VMware Tools
Fusion
Virtual Machine > Install (or Upgrade) VMware Tools
Workstation Pro
VM > Install (or Upgrade) VMware Tools
Workstation Player
Player > Manage > Install (or Upgrade) VMware Tools
2
In the virtual machine, log in to the guest operating system as root and open a terminal window.
3
If the Solaris volume manager does not mount the CD-ROM under /cdrom/vmwaretools, restart the
volume manager.
/etc/init.d/volmgt stop
/etc/init.d/volmgt start
4
Change to a working directory, for example, /tmp.
cd /tmp
5
Extract VMware Tools.
gunzip -c /cdrom/vmwaretools/vmware-solaris-tools.tar.gz | tar xf -
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6
Run the installer and configure VMware Tools.
cd vmware-tools-distrib
./vmware-install.pl
Usually, the vmware-config-tools.pl configuration file runs after the installer file finishes running.
7
Follow the prompts to accept the default values, if appropriate for your configuration.
8
Follow the instructions at the end of the script.
Depending on the features you use, these instructions can include restarting the X session, restarting
networking, logging in again, and starting the VMware User process. You can alternatively reboot the
guest operating system to accomplish all these tasks.
If you are using vCenter Server, the VMware Tools label on the Summary tab changes to OK.
What to do next
If you upgraded VMware Tools as part of a vSphere upgrade, next determine whether to upgrade the
virtual machines in your environment. To review and compare the hardware available for different
compatibility levels, see the vSphere Virtual Machine Administration documentation.
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Upgrading VMware Tools
3
You can upgrade VMware Tools manually, or you can configure virtual machines to check for and install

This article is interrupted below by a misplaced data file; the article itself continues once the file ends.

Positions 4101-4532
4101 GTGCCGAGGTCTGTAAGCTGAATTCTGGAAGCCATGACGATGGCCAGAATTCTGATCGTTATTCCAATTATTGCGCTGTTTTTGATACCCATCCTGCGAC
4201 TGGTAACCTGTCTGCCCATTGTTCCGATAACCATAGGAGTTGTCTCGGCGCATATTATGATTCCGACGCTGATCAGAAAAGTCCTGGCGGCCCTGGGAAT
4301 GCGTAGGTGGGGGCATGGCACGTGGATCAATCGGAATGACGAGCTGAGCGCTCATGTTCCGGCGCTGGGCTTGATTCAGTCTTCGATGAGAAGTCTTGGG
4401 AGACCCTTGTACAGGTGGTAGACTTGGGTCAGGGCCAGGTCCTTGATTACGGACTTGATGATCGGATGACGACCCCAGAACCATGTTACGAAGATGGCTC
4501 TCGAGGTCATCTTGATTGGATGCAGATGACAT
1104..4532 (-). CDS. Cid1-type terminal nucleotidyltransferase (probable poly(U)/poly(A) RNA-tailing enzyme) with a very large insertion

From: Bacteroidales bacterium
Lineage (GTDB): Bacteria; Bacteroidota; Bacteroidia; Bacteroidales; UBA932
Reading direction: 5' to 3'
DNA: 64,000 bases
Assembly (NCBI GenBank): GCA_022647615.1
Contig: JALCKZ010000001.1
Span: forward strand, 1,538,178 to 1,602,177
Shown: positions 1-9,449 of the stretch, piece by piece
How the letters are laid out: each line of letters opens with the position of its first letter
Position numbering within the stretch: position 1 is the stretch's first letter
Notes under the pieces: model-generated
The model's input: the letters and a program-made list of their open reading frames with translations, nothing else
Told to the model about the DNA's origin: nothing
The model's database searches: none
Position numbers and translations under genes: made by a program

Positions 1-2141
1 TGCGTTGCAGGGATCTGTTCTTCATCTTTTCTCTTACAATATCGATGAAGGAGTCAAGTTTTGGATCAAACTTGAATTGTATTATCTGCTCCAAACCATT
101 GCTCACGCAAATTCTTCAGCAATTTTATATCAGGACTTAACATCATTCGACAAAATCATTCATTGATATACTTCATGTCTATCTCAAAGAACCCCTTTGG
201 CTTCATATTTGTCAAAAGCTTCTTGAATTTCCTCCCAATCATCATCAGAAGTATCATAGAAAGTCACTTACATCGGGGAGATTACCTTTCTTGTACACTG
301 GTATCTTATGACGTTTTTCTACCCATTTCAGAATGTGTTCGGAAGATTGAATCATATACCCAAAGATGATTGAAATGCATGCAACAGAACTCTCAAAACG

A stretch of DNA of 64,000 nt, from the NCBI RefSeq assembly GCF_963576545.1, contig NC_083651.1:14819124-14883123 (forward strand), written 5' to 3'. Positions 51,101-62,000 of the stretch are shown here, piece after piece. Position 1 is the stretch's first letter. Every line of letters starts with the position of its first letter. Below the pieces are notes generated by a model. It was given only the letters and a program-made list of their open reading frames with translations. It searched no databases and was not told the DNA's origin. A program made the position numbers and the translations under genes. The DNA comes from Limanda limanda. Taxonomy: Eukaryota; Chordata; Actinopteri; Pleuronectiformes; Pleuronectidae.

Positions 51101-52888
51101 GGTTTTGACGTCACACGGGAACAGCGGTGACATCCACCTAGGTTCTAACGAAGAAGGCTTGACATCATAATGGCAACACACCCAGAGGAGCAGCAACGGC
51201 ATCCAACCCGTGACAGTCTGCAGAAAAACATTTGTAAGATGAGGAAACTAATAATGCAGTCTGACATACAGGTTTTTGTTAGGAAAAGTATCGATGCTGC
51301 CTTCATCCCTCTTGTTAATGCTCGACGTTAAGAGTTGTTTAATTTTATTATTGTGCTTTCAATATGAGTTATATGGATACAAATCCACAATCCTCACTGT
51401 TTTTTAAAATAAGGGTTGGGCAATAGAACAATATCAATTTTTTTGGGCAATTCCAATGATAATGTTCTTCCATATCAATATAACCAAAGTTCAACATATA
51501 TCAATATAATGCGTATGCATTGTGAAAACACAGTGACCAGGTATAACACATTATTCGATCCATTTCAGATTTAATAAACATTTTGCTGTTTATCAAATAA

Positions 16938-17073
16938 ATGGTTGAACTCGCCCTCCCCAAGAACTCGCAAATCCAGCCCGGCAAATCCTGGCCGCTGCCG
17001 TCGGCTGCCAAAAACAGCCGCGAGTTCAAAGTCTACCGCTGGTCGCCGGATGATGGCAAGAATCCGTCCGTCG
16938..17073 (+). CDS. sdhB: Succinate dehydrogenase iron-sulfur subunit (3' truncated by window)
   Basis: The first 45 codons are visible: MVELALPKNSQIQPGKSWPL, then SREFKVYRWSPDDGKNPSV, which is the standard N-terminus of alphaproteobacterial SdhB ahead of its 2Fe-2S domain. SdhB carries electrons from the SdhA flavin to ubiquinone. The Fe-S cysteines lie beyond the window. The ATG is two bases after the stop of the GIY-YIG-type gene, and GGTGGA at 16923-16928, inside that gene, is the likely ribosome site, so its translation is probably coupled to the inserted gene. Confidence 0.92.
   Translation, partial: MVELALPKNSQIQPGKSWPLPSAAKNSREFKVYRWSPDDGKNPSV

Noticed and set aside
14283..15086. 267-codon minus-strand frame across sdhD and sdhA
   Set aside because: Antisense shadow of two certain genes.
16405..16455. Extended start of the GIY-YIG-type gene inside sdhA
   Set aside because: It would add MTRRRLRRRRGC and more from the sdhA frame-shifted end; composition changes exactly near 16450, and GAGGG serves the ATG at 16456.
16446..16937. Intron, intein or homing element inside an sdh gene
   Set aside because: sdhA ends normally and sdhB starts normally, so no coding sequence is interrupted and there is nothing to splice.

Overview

newer versions of VMware Tools.
The guest operating system checks the version of VMware Tools when you power on a virtual machine.
The status bar of your virtual machine displays a message when a new version is available.
For vSphere virtual machines,
A newer version of Tools is available for this VM
is displayed when the installed version of VMware Tools is out of date.
In Windows virtual machines, you can set VMware Tools to notify you when an upgrade is available. If this
notification option is enabled, the VMware Tools icon in the Windows taskbar includes a yellow caution
icon when a VMware Tools upgrade is available.
To install a VMware Tools upgrade, you can use the same procedure that you used for installing VMware
Tools the first time. Upgrading VMware Tools means installing a new version.
For Windows and Linux guest operating systems, you can configure the virtual machine to automatically
upgrade VMware Tools. Although the version check is performed when you power on the virtual machine,
on Windows guest operating systems, the automatic upgrade occurs when you power off or restart the